That basement actually suffered a couple of floods while we were there. Bernadette and I were actually in Africa with our families in summer 2011. I got an email from a friend letting me know that the space had severely flooded. There had been a big rainstorm and all the water in the back had pooled and then poured in through the grate in the basement. It wasn’t the most catastrophic, but I think that was the worst flood we ever had. The water came up like 10 inches, pretty extreme. Luckily we had some friends, people who were in Ghost Pal mostly, who ran in and got everything out of there. Pretty much everything was saved. Then we had a flood repair crew come in and they fucking stole my laptop. I lost the entire Ghost Pal album sessions to Nathan Jones is Dead, which were all on my laptop. It was a while before I could bring myself to admit to them that all the work was gone. For a while I was like, “I think I have it somewhere...” even though I knew I didn’t. But we regrouped and did it again. And then again. That was the first of three versions of that album that we recorded.
In winter 2011, I was recording with Goodman for his first self-titled EP. And there was a pipe leaking. A bunch of water started to pool, so we called the session and got a plumber in. [laughter] The plumber came in and discovered that there was an obstruction in one of the sewage pipes. I was standing at the top of the stairs to the basement looking down as he unscrewed the pipe and fucking feces just exploded everywhere. Onto the drums, onto the amps. Shit was just spewing out everywhere. There’s been a lot of trying moments, but that was one where all you could do was just stand there and laugh, you know? There was nothing you could do, it was just too funny. So we got the shit off everything and that was OK.
Moving into McDonald
So then we found the space on McDonald Avenue. I really can’t stress enough how grim it was when we got there. Horrifically dungeon-like. There were stains everywhere, the whole place was filthy, and it obviously hadn’t been inhabited in a really long time. There was a grave in the corner, which, most people who have seen it still believe that’s what it was—a grave in the corner. There were exposed roots and grass all around the side of it, coming in through the floor. You couldn’t get paint to stick on it at all. We were right across the street from Greenwood Cemetery so it seemed highly plausible that there could be a grave there. Why not? There was a ghost, a woman in a blue dress that was seen by me a few times, seen by another couple of people a few times. I definitely thought it was connected.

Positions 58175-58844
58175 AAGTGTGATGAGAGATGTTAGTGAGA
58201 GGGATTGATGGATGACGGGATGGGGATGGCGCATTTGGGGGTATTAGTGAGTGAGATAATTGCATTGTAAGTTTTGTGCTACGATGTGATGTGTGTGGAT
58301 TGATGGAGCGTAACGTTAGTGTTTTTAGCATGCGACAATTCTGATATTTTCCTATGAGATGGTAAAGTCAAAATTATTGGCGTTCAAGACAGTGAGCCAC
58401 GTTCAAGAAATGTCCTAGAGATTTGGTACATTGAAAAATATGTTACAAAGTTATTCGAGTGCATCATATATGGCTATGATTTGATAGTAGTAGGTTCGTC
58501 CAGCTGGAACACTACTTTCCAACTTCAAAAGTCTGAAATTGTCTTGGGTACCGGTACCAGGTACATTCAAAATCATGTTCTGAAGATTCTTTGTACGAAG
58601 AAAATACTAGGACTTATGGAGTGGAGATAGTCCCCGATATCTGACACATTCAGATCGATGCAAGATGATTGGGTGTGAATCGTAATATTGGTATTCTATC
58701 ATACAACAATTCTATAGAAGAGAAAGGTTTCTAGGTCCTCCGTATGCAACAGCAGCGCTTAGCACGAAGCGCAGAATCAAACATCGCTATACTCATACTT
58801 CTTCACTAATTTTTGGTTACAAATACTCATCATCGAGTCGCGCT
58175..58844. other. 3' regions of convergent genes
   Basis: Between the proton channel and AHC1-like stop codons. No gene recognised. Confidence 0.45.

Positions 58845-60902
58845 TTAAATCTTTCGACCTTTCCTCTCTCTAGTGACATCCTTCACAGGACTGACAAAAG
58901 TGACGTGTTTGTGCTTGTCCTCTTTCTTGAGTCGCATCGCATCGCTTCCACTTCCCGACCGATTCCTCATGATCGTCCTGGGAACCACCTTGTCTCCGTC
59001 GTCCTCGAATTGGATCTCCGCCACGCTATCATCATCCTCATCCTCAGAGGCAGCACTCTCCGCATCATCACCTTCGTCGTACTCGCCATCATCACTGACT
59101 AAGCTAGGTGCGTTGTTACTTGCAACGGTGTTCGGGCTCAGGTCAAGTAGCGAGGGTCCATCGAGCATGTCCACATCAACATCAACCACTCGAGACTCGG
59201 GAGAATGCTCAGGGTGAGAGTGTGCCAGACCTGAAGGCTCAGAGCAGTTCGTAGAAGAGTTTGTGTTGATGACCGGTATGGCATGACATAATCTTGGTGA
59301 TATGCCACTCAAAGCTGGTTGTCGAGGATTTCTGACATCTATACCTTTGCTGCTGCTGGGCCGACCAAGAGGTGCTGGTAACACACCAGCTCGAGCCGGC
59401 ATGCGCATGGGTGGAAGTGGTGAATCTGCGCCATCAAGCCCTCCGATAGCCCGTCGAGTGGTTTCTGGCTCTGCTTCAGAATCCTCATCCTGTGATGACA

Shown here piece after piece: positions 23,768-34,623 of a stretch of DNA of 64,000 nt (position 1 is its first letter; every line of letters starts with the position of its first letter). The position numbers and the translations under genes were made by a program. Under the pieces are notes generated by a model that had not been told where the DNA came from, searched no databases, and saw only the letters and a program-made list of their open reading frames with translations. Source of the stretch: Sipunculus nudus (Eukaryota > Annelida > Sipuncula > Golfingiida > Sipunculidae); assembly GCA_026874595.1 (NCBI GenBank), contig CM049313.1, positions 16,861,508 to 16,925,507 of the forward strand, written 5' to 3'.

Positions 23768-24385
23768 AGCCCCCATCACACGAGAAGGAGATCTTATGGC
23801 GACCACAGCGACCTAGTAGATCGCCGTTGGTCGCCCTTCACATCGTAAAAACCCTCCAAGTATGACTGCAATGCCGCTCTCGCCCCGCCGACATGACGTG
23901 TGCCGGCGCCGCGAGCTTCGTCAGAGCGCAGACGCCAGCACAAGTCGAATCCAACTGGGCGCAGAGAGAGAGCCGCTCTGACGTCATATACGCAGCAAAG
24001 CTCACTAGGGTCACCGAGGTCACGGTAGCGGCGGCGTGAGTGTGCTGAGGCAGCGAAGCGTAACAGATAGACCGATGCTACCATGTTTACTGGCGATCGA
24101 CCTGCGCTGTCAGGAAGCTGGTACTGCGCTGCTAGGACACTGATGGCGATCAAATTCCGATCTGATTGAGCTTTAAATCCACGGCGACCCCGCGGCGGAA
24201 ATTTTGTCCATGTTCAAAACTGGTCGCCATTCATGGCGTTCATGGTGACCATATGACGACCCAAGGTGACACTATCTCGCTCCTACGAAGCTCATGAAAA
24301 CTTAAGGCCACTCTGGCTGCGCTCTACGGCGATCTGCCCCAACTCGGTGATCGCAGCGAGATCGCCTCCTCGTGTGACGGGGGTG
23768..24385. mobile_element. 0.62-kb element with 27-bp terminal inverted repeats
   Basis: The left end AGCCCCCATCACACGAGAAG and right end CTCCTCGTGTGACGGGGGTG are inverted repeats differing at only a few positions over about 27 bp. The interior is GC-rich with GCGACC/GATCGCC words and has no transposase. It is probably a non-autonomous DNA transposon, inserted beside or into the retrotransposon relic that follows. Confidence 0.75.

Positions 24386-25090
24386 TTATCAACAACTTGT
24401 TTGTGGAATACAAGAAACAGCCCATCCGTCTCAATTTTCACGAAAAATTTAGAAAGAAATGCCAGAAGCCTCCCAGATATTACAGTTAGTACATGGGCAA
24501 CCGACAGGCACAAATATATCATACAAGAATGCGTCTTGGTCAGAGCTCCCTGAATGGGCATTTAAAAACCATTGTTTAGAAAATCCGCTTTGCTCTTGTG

40 Days, 40 Nights
It was definitely a game of steady improvement in there. We were constantly shifting the configuration around, trying to figure out what works best.
There was a karate school above us for a little while that we hated; they were quite literally the bane of our existence. We had an incredibly mutually antagonistic relationship and then they ended up moving out. We couldn’t get shit done with them working above us.
I’d get real tired out sometimes, thinking, this is not sustainable, it’s costing me my sanity, comfort, and happiness, my life day-to-day. But the community is what we needed to make me keep on going, because there’s more at stake than just me. If it was just me, I might’ve given up. For some reason I seem to have found myself in this incredibly blessed position where people have rallied around the studio. It matters to them and they want to see it do well, want to see it be something, and want to see us all do something together. In the end, that’s the gas. That’s what keeps the engine running. You give me gas and I’ll run and run and run, you know, I’ll get a lot of miles on the gallon, but without that gas I don’t think I can do it.
There was one flood about a year in that just sucked. We dealt with it and got a big crew in to clean it up, which was pretty fun. The final big flood was May of this year and it was raining really hard that day. I came in, went around the whole studio, checked the perimeters for leaks, and we were good. There was no issue [laughter]. Then I was in the booth—I was with a band mixing some stuff—and I couldn’t have been in there for more than 15 minutes. When I came out, it was like a tsunami had hit. The water had pooled at the front door and just BOOM!
It shot through the door. There was so much water coming in at a crazy fast rate. That was another time—I just started laughing. The band must have thought I was insane, but I was walking around giggling, poking at all the leaks and laughing again, standing there scratching my chin and laughing a little bit.
But the next day we were looking at new spaces. At that moment we knew we were going have to get out of there.
The Big Build